6 Tips to Improve College Student Employee Retention
There are many good reasons to hire college students to work at your company while they’re still in school. One of the biggest reasons being that it gives your business the opportunity to train and foster future talent within your company before your competitors can lure them away.
But business owners working with college students need to remember that these employees are spinning a lot of plates at once. They’ve got to balance their job with school, the gym, family, a boyfriend or girlfriend, and more.
Pushing college student employees too hard without being attentive to the fact that they’re also trying to maintain good grades and a stable personal life can lead to employee burnout. Burnout means turnover, and turnover costs you money.
Helping your college student employees maintain school and work life balance will improve your retention rates, so you can continue to reap the benefits of hiring them in the first place!
Here are 8 tips to helping student employees balance college and their job.
When hiring a college student employee, sit down and discuss their current schedule, keeping in mind that school is their number one priority.
If you help them succeed in school, you’ll be creating a bond of trust and building loyalty towards your company.
Create a regular, reliable work schedule that suits their needs. Once you’ve agreed on a schedule, put it down in an accessible and organized calendar so the student employee can always check in to see when they’re supposed to be at work.
As part of your initial discussions with a new hire, you should ask them about their academic goals:
A student with highly ambitious academic goals can be a great addition to your workforce, but they might need lighter demands from you than a student who isn’t overly stressed by their studies.
Set your new student employee up for success by creating a schedule and work environment that won’t compromise their academic pursuits.
A new college student employee may not have a lot of experience balancing work and school. It’s your responsibility to help them understand the potential pitfalls and to give them support resources in advance.
Host an orientation for new student employees where you discuss the need to create a reasonable schedule and how to stay organized (maybe even hook them up with some apps or calendar software to help out).
You should also talk to them about the importance of the following:
Finally, make sure they know that they can always ask for help. Encourage them to come to you if they’re struggling to do it all, and to talk to their teachers if they need additional assistance with their studies.
Even if you and your college student employee think they can handle 20 hours a week in the office, it’s best to start slow so they can transition into their new school/work lifestyle.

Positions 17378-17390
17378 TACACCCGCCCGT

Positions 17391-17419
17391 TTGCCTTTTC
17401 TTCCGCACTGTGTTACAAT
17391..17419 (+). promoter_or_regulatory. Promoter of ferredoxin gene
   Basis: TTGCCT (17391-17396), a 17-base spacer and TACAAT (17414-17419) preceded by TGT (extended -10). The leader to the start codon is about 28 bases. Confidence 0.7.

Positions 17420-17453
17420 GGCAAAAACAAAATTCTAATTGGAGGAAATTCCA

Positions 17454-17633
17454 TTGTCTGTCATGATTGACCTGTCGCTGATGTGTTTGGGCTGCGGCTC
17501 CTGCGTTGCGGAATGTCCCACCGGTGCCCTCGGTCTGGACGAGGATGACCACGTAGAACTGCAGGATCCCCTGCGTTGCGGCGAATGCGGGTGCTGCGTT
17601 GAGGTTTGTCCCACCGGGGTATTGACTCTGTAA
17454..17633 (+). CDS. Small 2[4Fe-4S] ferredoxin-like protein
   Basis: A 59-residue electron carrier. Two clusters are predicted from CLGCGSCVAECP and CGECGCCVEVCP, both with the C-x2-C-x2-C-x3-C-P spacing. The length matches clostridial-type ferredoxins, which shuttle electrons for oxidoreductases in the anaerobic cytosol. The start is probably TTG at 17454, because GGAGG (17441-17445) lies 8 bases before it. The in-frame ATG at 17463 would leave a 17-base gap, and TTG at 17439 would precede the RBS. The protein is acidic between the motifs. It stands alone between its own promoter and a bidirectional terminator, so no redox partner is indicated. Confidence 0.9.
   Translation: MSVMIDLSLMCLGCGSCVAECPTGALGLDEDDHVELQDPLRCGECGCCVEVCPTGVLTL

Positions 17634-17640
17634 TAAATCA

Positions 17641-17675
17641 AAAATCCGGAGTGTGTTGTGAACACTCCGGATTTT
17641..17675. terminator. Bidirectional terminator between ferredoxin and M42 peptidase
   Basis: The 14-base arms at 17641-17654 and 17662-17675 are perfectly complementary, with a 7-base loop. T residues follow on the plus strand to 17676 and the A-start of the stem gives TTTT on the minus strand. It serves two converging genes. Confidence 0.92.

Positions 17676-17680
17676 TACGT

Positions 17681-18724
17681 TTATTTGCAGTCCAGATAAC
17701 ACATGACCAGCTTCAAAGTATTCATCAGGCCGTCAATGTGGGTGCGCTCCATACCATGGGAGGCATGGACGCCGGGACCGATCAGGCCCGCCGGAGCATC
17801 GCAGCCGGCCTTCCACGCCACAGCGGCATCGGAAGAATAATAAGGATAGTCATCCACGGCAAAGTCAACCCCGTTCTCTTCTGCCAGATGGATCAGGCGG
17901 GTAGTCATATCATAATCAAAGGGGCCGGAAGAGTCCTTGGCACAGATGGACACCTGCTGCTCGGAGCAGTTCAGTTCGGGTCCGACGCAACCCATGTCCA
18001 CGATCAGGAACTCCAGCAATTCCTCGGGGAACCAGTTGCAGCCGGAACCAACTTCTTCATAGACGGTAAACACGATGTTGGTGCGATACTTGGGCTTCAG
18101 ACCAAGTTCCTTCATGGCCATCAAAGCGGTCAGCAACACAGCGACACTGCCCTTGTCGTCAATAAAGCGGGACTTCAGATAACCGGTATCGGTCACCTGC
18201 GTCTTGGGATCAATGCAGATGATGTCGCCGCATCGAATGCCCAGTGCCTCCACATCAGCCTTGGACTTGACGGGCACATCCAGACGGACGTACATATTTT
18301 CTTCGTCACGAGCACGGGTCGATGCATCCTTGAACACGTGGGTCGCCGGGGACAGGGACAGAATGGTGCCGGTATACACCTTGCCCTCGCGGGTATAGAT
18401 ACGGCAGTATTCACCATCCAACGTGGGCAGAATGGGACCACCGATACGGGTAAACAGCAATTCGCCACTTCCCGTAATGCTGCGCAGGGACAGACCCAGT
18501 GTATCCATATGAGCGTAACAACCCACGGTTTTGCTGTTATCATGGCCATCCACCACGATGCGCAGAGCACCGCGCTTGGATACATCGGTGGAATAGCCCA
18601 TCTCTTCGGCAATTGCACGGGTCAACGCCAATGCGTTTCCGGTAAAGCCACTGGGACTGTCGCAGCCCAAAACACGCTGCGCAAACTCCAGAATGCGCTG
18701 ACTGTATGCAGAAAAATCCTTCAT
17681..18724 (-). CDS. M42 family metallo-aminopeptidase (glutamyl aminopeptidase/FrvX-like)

Maybe start with one day a week for their first month. If this goes well without any red flags, go up to 10-12 hours, and so on.
As much as possible, be open to giving your student employees flexibility to work when and where makes sense for them. If you have work that can be done offsite, allow students to do this from home or campus.
If your business requires workers to be physically present, then strive to create as much scheduling flexibility as possible.
For example, maybe they can come in late at night or early in the morning, or on weekends outside of your typical business hours. Stay open-minded and get creative if need be!
Remember, by giving trust to your student employees, you show them respect. They’ll give you the same in return.
More than likely, your college student employees will be working alongside non-student employees who don’t have to worry about balancing life and school.
These coworkers may harbor some resentment toward student employees who enjoy a more flexible schedule, can come in later, leave earlier, or do work from home.
Communicate with your non-student employees about your company’s focus on helping student employees succeed academically, and help them understand how they can be open and supportive of student workers’ needs.
If a college student employee is studying graphic design, give them the opportunity to design your new signs or catalog. If they’re in media production, assign them to make a new promotional video for your company.
Finance majors can work in your accounting department, while business majors can help you figure out new ways to grow your company.
Even if these projects are not the bulk of a college student employee’s regular work responsibilities, it’s important to come up with this type of work to show you value their knowledge and to keep them committed to staying with your company.
Just like with any employee, you should schedule regular meetings to check in with how they’re doing, if and with what they’re struggling, etc.
A student employee might need more communication than a non-student one, so be sure to check in regularly with how they’re feeling.
If a college student employee is performing poorly at school, work, or both, then it’s time to look at how you can change their workload to help them succeed at both.
One of the best ways is to go where college students go when they’re looking for a job. Read our guide on where college students look for job opportunities »